This month’s update includes information on:
In Cumbria, it is very wet and there are still cereal crops to harvest. Further east, combines are still clearing up beans, which is common up here.
Oilseed rape has established well, as growers got seed into moist soil conditions early and establishment has been rapid as a result. Slugs are becoming an issue now, but plants are generally big enough to cope, except the latest sown crops, which will need monitoring.
Phoma has made a good start, as the rain and mild temperatures have been ideal for its development. Where planning a one-spray autumn fungicide strategy, use 0.46L/ha of Proline (prothiconazole) to cover both phoma and light leaf spot, but ideally opt for two sprays.
In the west of my area saturated soils have meant virtually no drilling, but further east growers have been getting on well and are about halfway through. Barleys were sown in good time and as we aren’t held back by grassweeds here, many first wheats are up and looking well, with the most advanced at the three-leaf stage.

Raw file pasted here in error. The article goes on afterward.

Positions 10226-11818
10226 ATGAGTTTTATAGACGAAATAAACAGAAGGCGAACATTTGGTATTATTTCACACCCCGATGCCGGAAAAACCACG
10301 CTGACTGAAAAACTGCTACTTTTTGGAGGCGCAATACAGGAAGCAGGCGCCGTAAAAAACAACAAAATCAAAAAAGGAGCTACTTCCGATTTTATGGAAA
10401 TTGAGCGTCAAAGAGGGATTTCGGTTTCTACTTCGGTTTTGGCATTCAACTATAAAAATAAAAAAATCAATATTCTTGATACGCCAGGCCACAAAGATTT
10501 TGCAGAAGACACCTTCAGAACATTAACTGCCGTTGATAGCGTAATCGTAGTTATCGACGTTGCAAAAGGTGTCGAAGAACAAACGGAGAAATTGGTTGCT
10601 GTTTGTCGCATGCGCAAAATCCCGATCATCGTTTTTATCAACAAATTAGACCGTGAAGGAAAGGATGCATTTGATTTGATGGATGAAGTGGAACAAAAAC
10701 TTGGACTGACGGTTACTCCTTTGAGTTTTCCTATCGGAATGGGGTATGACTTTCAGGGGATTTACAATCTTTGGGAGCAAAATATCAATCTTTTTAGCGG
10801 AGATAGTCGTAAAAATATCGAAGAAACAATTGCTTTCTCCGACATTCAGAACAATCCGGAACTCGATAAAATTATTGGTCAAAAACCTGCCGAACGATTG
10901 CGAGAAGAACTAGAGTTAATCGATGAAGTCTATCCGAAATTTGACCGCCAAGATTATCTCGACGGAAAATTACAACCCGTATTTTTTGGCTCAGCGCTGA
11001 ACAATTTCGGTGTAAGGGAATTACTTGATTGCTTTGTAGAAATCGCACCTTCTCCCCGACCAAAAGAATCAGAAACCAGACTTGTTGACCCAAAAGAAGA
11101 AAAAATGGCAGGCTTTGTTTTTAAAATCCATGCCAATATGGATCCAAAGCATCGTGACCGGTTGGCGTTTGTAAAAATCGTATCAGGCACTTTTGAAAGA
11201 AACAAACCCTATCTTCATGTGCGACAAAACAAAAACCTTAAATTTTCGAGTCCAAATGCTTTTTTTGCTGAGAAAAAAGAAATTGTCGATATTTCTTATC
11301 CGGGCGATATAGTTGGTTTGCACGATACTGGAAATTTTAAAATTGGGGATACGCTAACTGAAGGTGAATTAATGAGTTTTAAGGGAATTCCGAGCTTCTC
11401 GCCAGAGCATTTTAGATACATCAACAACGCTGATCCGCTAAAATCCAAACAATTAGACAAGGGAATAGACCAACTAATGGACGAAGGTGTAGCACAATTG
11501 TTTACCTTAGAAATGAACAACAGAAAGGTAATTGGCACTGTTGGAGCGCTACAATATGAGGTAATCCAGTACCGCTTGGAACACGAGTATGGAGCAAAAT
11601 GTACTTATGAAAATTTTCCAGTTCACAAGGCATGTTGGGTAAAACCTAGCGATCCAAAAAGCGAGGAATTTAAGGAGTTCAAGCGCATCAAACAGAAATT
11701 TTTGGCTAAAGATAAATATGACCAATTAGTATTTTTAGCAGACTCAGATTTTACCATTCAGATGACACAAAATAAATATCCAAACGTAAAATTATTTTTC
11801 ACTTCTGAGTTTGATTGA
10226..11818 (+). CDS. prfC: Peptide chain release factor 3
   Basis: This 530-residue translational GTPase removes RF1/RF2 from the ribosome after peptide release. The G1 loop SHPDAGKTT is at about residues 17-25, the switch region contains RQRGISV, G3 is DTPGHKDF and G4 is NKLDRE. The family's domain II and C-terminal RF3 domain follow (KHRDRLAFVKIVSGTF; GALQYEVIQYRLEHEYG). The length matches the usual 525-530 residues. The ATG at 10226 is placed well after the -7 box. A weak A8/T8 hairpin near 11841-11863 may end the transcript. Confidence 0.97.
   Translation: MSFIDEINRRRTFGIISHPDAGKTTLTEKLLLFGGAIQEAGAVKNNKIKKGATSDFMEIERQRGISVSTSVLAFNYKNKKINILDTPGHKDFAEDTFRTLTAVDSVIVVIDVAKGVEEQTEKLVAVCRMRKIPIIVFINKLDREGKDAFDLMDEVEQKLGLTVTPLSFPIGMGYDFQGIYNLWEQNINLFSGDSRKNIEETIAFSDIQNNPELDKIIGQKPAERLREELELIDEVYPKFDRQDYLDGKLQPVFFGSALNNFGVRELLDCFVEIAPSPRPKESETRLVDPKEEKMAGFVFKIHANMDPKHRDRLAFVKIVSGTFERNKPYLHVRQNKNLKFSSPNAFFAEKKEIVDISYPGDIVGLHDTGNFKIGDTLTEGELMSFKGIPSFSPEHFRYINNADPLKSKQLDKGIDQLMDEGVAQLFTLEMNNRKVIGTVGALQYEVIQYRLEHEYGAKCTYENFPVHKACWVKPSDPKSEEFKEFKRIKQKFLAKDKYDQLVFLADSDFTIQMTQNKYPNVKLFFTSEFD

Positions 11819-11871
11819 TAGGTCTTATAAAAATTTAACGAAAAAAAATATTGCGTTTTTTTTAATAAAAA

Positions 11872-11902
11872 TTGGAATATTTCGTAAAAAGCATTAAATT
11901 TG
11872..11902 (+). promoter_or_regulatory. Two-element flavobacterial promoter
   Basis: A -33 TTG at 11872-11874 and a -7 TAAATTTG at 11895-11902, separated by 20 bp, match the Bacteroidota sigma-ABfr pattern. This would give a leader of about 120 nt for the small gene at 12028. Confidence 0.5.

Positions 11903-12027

Where pre-emergence herbicides are yet to go on, ensure you are applying to a moist, even seedbed within a few days of drilling and aim to get a good seal with the spray. If it’s level, you stand a good chance of success and rolling will help where possible.
Bromes and ryegrass are the biggest grassweed issues in the area. Autumn-germinating barren brome and ryegrass are held well by the pre-ems. However, we aren’t winning the battle against meadow and rye brome, which tend to germinate in February and March when residuals have run out of steam.
There are only limited post-emergence options, but growers should plan to use one if either species is present wheat crops.
Another increasing problem is rats tail fescue, which is creeping in from stewardship margins. Pre-emergence stacks are again important for control and there is an indication that flurtamone offers extra activity. We have included the species in our weed screen at Cawood this year to give us a better indication of control strategies.
Remember with Deter (clothianidin) seed treatments you have up to 8 weeks’ protection from barley yellow dwarf virus (BYDV). Depending on aphid risk, you may need to get a follow up pyrethroid spray on before Christmas, but think carefully whether this is necessary.